Wrong-way to use full face snorkel masks
Full face snorkel masks are designed to be safe and the most fun as possible, incorrect usage can however lead to dangers and even fatal situations! At Reef Mask, we believe in always staying safe when snorkelling in the water. This means following all suitable ocean rules, knowing the conditions and understanding your limits. If you do want to buy a full face snorkel for yourself or a family member it's important to follow these rules and be vigilant when in the ocean.
Full face snorkels are designed to be fun and safe but snorkelling itself was never created for a high-intensity activity or aquatic sports. Instead, a face snorkel is for slow intensity, peaceful swimming through the ocean, checking out coral and underwater animals. We do not recommend fast-paced swimming with a full face snorkel, you should only ever swim slowly with low intensity. Fast swimming will increase aerobic heart rate which triggers shallow breathing, increasing the level of carbon dioxide in the full face mask.
The design and shape of a full face snorkel make it perfect for surface swimming. The concept is that you swim slowly along the surface of the water, peering down onto the ocean floor. Full face snorkels, although can be submerged, are not designed for long periods underwater. This can make a full face snorkel difficult to equalise correctly and overall not ideal for children under the age of 12 or activities such as long-distance swimming and freediving.
How do you stay safe while using a full face snorkel mask?
So you just got your brand new full face snorkel mask from a trusted manufacturer (hopefully Reef Mask and not from Amazon or eBay). What can you now do to ensure your safety when using the full face snorkel out in the water? Carbon dioxide buildup can pose an issue for full-face snorkels, so it's important to learn and follow these safety rules.
You should start by practising placing on and off your full face mask! Ensure you can confidently take off your mask, with the full face snorkel is the correct size. This means fitting snug but comfortable around the head but not too tight that there is pain or discomfort. When out in the ocean there may be moments where you need to take off or put on your full face mask quickly. You should be able to do this confidently before heading out into the water, practice till you can do this smoothly and with ease.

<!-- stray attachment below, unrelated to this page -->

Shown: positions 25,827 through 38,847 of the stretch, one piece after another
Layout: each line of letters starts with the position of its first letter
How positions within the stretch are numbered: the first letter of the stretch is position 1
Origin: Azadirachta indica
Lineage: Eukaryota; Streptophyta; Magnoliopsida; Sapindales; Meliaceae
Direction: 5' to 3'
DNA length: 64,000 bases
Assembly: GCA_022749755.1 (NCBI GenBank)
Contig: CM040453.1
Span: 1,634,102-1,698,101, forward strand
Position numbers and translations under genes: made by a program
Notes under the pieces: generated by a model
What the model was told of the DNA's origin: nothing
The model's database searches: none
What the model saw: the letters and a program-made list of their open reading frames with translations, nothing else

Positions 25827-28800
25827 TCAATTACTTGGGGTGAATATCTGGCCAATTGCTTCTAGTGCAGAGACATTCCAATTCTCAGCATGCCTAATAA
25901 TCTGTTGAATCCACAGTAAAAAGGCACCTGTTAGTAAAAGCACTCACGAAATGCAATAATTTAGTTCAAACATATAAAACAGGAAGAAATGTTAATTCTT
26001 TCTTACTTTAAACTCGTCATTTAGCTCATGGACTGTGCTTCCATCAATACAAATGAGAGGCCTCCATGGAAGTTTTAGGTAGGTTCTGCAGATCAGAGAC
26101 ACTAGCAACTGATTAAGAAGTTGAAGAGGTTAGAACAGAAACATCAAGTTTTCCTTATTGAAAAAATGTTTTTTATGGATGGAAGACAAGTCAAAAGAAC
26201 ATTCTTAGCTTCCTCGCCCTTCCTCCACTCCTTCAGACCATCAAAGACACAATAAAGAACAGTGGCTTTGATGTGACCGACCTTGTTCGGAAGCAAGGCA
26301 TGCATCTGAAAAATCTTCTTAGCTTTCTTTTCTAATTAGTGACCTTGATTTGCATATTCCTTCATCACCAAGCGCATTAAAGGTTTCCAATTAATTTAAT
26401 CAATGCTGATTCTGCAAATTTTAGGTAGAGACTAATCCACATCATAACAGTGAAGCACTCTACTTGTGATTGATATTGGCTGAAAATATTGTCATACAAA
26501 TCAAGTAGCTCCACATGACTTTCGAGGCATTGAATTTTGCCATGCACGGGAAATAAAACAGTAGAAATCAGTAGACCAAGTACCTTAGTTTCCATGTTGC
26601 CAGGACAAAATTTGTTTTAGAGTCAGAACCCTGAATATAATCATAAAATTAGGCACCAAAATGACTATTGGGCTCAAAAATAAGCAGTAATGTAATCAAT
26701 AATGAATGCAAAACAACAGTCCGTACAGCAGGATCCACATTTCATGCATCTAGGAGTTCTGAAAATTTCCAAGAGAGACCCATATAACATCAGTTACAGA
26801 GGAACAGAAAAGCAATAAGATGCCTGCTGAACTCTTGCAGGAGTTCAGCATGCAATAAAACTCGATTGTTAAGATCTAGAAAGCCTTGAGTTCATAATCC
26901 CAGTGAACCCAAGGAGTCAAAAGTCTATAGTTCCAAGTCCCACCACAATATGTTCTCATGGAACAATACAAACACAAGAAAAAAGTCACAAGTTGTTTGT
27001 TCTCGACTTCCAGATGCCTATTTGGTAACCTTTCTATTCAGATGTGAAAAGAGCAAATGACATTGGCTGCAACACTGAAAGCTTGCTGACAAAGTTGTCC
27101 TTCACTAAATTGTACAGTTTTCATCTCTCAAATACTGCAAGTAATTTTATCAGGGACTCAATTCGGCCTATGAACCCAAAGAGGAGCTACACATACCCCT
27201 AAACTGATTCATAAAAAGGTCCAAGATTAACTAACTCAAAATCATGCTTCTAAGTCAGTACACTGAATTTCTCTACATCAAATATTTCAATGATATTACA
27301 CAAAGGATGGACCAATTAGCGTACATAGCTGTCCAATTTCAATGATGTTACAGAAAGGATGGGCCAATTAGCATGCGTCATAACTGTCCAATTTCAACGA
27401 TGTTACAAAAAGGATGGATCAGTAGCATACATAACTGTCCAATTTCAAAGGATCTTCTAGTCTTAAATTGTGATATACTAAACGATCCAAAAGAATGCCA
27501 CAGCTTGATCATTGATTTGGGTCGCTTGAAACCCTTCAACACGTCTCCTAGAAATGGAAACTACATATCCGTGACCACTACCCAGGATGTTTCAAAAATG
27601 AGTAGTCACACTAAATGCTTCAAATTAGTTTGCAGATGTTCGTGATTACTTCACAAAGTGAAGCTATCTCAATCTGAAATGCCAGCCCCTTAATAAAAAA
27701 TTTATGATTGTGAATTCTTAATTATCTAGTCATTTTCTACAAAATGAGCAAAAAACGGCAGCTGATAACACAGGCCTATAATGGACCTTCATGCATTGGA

CO2 build up signs
Knowing the warning signs of carbon dioxide build-up is extremely important when it comes to staying safe using a full face snorkel. On the off chance that something happens and CO2 builds up to dangerous levels you need to know what to look for so you can quickly take off your full face mask (hence why we recommend practising)
The signs of carbon dioxide buildup include dizziness, sleepiness, difficulties breathing and hyperventilation. If you notice any of these symptoms starting to show while using a full face snorkel mask in the water, stop, take off the mask and return to shore.
Go with a mate
Snorkelling with a mate is strongly recommended! it's important to remember that snorkelling isn't for everyone, if you're a weak swimmer or unconfident in the water then you shouldn't go snorkelling with a full face mask. Even if you are a competent swimmer, it's best to go with a buddy! This is not only a lot more fun and enjoyable, but you are also much more safe having a mate by your side. Ensure to keep an eye out for each other, keeping accountability of each other's location.
Knowing the conditions of the ocean is also extremely important for keeping safe when snorkelling in a full face mask. Changing snorkelling spots and locations is a lot of fun but it's important to be aware of the conditions and elements locally to any new locations. Going on websites like surf life-saving Australia can provide information on rostered lifeguards at beaches, as well as reports on rips, currents, jagged/submerged rocks and dangerous aquatic life such as sharks and jellyfish.